HARD instills musical bedlam at Shrine


If you enjoy speaking to complete strangers, dancing like a madman and wearing eccentric and enigmatic costumes, HARD Haunted Mansion at the Shrine Auditorium was the place for you. As one of the most anticipated and best-known electronic dance music events of Halloween weekend, HARD, an event where nearly anything went, took place Friday and Saturday.

Laura Cueva | Daily Trojan

Friday 

Friday night’s headliners attracted the crowd with the skills of some venerable electronic music artists.

Each act added its own flavor to the Shrine, but the best indicator of a good performance was the crowd’s energy.

When Laidback Luke took the HARD stage, he managed to amp up the audience, throwing out crowd favorites and receiving shouts and wild dancing in return.

His remixes of various popular songs, such as Avicii’s “Levels,” Michael Jackson’s classic “Thriller” and Alice Deejay’s “Better Off Alone,” showcased the best moments in the songs while throwing in some ground-shaking, body-quaking dubstep beats and tinny, fast-tempoed electronic sounds. Luke also showcased his own works with tracks such as “Turbulence,” which sound even better live.

The set lulled at times, but Luke understood his audience’s needs, focusing on beats long enough to get everyone grooving, but not so long that they got bored.

Fans were in for a treat once Fatboy Slim hit the stage. The electronic music veteran first sat cross-legged with a Guy Fawkes mask, mischievously rubbing his hands together, while mind-boggling images flickered behind him. Slim was in the Halloween spirit, with yellow face-paint in the style of the Joker and a stellar use of visual effects.

Throughout the set, Slim showed off his experience, especially when he blasted a remix of his 2001 track “Ya Mama” that was impressively complex and fast-paced. His remix of Adele’s “Rolling in the Deep” didn’t have the best payoff, but his rendition of LMFAO’s “I’m in L.A. Bitch,” was exciting and aggressive, with a smattering of sounds that made good use of the repeated lines. The 75-minute set featured an excited Slim pushing the tempo and showing how he got his name in the electronic music world.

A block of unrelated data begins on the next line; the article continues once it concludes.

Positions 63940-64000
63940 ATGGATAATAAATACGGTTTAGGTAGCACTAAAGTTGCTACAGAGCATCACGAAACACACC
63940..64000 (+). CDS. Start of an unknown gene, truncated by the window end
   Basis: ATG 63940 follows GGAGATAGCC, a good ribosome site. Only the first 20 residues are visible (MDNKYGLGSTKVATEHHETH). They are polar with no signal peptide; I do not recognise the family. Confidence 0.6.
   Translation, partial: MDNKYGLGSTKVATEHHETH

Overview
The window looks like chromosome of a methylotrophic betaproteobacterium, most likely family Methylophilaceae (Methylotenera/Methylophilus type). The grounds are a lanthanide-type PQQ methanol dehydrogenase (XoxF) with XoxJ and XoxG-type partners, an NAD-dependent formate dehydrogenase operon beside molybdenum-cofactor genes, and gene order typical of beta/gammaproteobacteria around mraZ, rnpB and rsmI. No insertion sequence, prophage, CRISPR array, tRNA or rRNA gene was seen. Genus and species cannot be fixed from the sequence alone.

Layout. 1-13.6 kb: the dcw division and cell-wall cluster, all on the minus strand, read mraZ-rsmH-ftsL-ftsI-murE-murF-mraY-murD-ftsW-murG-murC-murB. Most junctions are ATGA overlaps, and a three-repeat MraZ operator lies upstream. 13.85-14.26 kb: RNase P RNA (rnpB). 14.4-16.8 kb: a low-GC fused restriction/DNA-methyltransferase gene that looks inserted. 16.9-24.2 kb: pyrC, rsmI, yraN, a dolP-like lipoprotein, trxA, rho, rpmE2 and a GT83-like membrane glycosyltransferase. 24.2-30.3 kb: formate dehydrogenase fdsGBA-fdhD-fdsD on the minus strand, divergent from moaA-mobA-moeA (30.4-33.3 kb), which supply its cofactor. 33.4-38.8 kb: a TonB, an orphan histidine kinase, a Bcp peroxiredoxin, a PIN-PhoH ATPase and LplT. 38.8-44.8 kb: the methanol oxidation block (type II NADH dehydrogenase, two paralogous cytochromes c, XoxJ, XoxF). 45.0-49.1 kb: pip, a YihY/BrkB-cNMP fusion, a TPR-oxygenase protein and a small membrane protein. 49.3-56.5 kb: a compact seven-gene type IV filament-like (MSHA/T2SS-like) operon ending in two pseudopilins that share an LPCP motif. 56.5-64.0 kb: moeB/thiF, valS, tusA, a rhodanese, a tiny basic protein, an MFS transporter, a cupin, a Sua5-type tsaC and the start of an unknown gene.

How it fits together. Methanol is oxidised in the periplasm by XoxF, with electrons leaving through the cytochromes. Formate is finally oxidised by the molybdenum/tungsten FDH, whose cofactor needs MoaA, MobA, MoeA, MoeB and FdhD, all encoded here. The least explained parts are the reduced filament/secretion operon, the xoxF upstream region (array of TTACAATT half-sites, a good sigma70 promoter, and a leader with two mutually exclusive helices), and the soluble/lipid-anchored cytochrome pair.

Rusko’s set was not able to top Slim’s act. Though some of the deep dubstep sounds did get the crowd riled up, most of the tracks had trouble holding a stable rhythm or beat. The tracks felt amateur in their setup, with too much happening at the same time. What’s more, the stage only featured lit-up letters that spelled out “Rusko,” failing to take advantage of the visual space to wow the crowd and add to the musical experience.

Saturday

The banana costumes, glitter, glow sticks, furry boots and the dancing nun with a “Jesus Raves” sign ramped up Saturday night, maintaining the mayhem and madness of the night before.

Smaller acts, such as Oliver, Jackmaster, Goose and The Magician, warmed up the two stages for larger acts, including Fake Blood, Paul Chambers, Skrillex, Major Lazer, Skream & Benga and Soulwax — the perfect setup for a wonderfully eclectic and energized evening of sound.

Especially noteworthy was Fake Blood, who played with the audience’s rhythmic and stylistic expectations as he created massive musical climaxes that integrated an assortment of samples from other works while transitioning with ease between each base-thumping beat.

Fake Blood’s remix of his own “I Think I Like It” energized the crowd both by its notoriety and the accompanying remixed video, creating a total sensory experience that would make the slim percentage of non-intoxicated audience members feel as if they were experiencing complete euphoria.

The infamous Skrillex kept the energy going as he opened with deep, slow yet dynamic beats in typical Skrillex fashion — dubstep at its finest. The mix-master included tracks from the likes of La Roux and even went for a throwback reference with the one and only Notorious B.I.G.

Periodically, Skrillex mixed in his infamous “Scary Monsters and Nice Sprites,” which served as a crowd pleaser. While Skrillex’s set kept the crowd going, there was a certain air of predictability: Progressively build up the tension, drop it with huge booming beats and repeat. The ecstatic crowd was pleased nonetheless.

Major Lazer, in contrast, became the highlight with its dynamism and diverse style. The duo, Diplo and Switch, was pure energy and charisma with its enticing assortment of dubstep, reggae and energetic remixes of Swedish House Mafia’s “One Killabit Dubstep,” Benny Benassi’s “Satisfaction” and Ray Parker Jr.’s “Ghostbusters,” to name a few.

Though there were moments that lacked this specific zest, when Major Lazer was on, it was on fire. “Jump Up” had the entire crowd on its feet, leaping in mid-air and “Bruk Out” created chaos with its rapid rhythm and contagious vivacity.

Words can hardly describe the mayhem of HARD Haunted Mansion. Here’s looking to Halloween 2012.